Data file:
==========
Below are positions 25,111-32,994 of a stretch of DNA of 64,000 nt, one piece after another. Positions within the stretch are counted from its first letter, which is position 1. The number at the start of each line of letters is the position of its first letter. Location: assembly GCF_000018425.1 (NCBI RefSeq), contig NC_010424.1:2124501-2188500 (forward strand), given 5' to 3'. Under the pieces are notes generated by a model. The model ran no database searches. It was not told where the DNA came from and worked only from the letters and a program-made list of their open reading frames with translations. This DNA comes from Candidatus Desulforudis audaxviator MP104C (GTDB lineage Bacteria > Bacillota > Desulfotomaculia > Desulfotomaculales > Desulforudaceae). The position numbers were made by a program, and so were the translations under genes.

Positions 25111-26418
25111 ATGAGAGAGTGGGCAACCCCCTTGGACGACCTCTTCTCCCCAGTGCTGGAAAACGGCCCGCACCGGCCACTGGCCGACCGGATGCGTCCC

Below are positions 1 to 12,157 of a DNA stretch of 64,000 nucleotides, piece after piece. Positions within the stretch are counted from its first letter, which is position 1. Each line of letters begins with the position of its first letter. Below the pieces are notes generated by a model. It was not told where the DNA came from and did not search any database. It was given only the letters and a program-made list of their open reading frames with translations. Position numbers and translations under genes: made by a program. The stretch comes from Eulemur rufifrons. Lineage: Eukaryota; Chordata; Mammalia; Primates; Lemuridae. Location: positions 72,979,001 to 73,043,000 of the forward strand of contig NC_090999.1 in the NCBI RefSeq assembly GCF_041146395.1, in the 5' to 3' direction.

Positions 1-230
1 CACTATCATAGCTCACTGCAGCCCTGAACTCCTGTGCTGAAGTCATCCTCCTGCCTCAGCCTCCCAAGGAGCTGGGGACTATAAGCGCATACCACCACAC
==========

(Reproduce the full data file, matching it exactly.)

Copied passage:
Below are positions 25,111-32,994 of a stretch of DNA of 64,000 nt, one piece after another. Positions within the stretch are counted from its first letter, which is position 1. The number at the start of each line of letters is the position of its first letter. Location: assembly GCF_000018425.1 (NCBI RefSeq), contig NC_010424.1:2124501-2188500 (forward strand), given 5' to 3'. Under the pieces are notes generated by a model. The model ran no database searches. It was not told where the DNA came from and worked only from the letters and a program-made list of their open reading frames with translations. This DNA comes from Candidatus Desulforudis audaxviator MP104C (GTDB lineage Bacteria > Bacillota > Desulfotomaculia > Desulfotomaculales > Desulforudaceae). The position numbers were made by a program, and so were the translations under genes.

Positions 25111-26418
25111 ATGAGAGAGTGGGCAACCCCCTTGGACGACCTCTTCTCCCCAGTGCTGGAAAACGGCCCGCACCGGCCACTGGCCGACCGGATGCGTCCC

Below are positions 1 to 12,157 of a DNA stretch of 64,000 nucleotides, piece after piece. Positions within the stretch are counted from its first letter, which is position 1. Each line of letters begins with the position of its first letter. Below the pieces are notes generated by a model. It was not told where the DNA came from and did not search any database. It was given only the letters and a program-made list of their open reading frames with translations. Position numbers and translations under genes: made by a program. The stretch comes from Eulemur rufifrons. Lineage: Eukaryota; Chordata; Mammalia; Primates; Lemuridae. Location: positions 72,979,001 to 73,043,000 of the forward strand of contig NC_090999.1 in the NCBI RefSeq assembly GCF_041146395.1, in the 5' to 3' direction.

Positions 1-230
1 CACTATCATAGCTCACTGCAGCCCTGAACTCCTGTGCTGAAGTCATCCTCCTGCCTCAGCCTCCCAAGGAGCTGGGGACTATAAGCGCATACCACCACAC